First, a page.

VQFF 2015: A Girl At My Door engrosses with a troubling tale of child abuse and homophobia

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      A Girl at My Door (Dohee-ya, South Korea)

      In Korean with English subtitles

      July Jung's debut feature film is not only impressive for its professional finesse but also for its ambition in tackling a bevy of challenging subjects. While the results are uneven, the film remains an overall captivating composition. 

      Doona Bae (of Cloud Atlas, Sense8, and The Host fame) plays Young-nam, the new station chief of a fishing village's police precinct.

      She repeatedly witnesses schoolgirl Do-hee (Sae-Ron Kim) running down streets at night or being beaten up, first by her classmates, then by her drunkard father Yong-ha (Sae-byeok Song). Such is the extent of Do-hee's abuse that even her grandmother swills alcohol while watching her son beat the teenage girl, even physically defending him when Young-Nam (who privately struggles with her own drinking problem) tries to intervene.

      Do-hee repeatedly seeks refuge from the violence at Young-nam's house. When Do-hee's grandmother is found dead, Young-nam temporarily takes Do-hee into her care. The withdrawn girl quickly blooms under Young-nam's wing, but she also becomes extremely clingy and seeks intimacy that skirts the inappropriate.

      Young-nam's past comes to haunt her when the townspeople discover she was relocated to her new post due to her relationship with another woman. Consequently, her interest in Do-hee becomes suspect and questioned, affecting the power struggle between Young-nam and Yong-ha.

      Meanwhile, Yong-ha becomes revealed as an employer of illegal immigrants, in a subplot that complements both Young-nam and Do-hee's struggles.

      And thus, Yong-Ha becomes the sole locus of what is wrong in the village. Unfortunately, he's depicted as a one-dimensional monster, as his full backstory never gets told and he's abusive in one way or another in every scene he appears. Similarly, the bullying and attacks on Do-hee are relentless from the outset. For someone as outcast as Do-hee, when she blossoms under Young-nam's care, she surprisingly appears quite often as a regular, upbeat teenager, with zero trace of damaged self-esteem or psychological wounds until she acts up. When she does let loose though, Kim is thoroughly convincing and even disturbing.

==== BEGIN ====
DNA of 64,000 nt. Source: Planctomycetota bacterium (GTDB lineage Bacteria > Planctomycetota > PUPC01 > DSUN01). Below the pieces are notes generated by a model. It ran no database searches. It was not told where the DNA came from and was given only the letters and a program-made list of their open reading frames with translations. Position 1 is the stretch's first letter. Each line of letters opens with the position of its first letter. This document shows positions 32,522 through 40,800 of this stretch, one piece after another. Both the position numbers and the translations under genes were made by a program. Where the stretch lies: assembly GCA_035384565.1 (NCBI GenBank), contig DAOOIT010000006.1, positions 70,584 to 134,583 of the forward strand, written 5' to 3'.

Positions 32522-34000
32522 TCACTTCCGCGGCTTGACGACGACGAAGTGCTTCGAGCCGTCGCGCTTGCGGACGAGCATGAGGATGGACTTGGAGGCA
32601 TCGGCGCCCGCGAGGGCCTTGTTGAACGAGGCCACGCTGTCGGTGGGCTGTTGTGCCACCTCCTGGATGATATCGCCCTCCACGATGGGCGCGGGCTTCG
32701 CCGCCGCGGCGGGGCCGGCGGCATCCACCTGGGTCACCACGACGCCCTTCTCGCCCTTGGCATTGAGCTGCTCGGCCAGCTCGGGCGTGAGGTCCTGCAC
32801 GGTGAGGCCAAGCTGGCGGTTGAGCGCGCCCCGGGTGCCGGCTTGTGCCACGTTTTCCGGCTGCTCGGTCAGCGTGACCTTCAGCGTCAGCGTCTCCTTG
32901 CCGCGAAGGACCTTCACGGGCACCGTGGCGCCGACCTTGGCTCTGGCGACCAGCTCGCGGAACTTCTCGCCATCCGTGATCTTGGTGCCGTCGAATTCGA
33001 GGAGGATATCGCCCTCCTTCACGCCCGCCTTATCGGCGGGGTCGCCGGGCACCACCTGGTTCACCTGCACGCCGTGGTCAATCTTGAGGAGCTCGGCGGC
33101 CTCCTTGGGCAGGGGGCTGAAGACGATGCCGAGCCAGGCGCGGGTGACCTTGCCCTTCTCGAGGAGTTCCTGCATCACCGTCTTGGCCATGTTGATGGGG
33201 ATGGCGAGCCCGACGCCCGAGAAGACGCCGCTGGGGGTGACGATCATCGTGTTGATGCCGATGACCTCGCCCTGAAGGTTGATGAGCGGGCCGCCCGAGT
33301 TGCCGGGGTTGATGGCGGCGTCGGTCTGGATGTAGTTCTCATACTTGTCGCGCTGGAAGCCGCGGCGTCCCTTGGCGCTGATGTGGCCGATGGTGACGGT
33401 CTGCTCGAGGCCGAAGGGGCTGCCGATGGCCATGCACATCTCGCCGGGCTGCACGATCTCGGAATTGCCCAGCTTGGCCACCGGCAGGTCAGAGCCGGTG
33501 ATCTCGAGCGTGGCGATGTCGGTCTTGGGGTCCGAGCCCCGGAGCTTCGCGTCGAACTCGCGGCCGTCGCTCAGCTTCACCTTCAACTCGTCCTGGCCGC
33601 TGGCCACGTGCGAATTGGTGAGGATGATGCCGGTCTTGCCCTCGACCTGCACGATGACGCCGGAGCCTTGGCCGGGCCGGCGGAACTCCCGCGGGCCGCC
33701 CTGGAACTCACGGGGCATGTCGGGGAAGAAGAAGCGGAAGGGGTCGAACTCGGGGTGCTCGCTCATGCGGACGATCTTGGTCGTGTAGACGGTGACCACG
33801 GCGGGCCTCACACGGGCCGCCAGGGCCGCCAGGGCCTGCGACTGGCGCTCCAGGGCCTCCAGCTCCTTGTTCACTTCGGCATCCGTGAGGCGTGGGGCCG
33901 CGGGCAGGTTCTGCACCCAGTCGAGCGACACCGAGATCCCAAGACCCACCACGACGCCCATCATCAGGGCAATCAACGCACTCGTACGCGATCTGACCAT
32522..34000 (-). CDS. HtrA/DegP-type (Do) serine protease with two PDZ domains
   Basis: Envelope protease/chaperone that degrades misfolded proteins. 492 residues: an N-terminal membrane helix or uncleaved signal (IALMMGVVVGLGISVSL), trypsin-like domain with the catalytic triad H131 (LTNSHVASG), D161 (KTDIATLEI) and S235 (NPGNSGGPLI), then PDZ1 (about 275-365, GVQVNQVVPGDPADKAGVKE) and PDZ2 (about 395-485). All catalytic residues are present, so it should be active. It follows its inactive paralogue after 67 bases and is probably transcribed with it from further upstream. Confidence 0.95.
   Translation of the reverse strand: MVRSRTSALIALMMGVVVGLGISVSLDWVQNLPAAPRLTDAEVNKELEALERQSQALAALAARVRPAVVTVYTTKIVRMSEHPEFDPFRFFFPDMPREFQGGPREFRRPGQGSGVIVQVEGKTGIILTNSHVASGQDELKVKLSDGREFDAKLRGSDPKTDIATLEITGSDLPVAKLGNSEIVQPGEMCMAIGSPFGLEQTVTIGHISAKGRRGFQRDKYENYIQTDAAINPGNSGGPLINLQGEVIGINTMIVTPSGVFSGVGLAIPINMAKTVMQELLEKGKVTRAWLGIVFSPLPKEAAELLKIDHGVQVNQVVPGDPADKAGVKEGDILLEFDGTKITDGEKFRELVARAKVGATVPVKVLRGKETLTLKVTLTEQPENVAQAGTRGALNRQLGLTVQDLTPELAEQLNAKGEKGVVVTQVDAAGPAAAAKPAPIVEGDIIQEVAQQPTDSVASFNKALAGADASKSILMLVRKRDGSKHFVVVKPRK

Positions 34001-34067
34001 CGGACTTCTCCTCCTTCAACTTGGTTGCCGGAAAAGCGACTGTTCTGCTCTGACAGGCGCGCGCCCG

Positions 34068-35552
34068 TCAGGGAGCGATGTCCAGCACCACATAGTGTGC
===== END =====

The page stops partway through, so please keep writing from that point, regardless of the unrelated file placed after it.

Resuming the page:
Despite her martial arts abilities, Bae evidences little toughness in her voice or stance to show what helped her rise through the ranks and persevere for a woman who faces sexism (and homophobia) on the job. However, she does demonstrate an admirable ability to convey emotional versatility simply through her eyes, from a world-weary gaze to wide-eyed shock to pensive observation that reveals much about her inner state.

      That all noted, the drama remains an engrossing one, in part due to the restrained handling of the compelling subject matter, the complex interplay between the characters, and the frequent, unexpected plot twists. It's a powerful debut that marks this filmmaking talent as one to watch.

      A Girl At My Door screens at the VQFF Centerpiece Gala on August 19 (7 p.m.) at the Vancouver Playhouse and August 22 (9 p.m.) at the SFU Goldcorp Centre for the Arts as part of the 2015 Vancouver Queer Film Festival.

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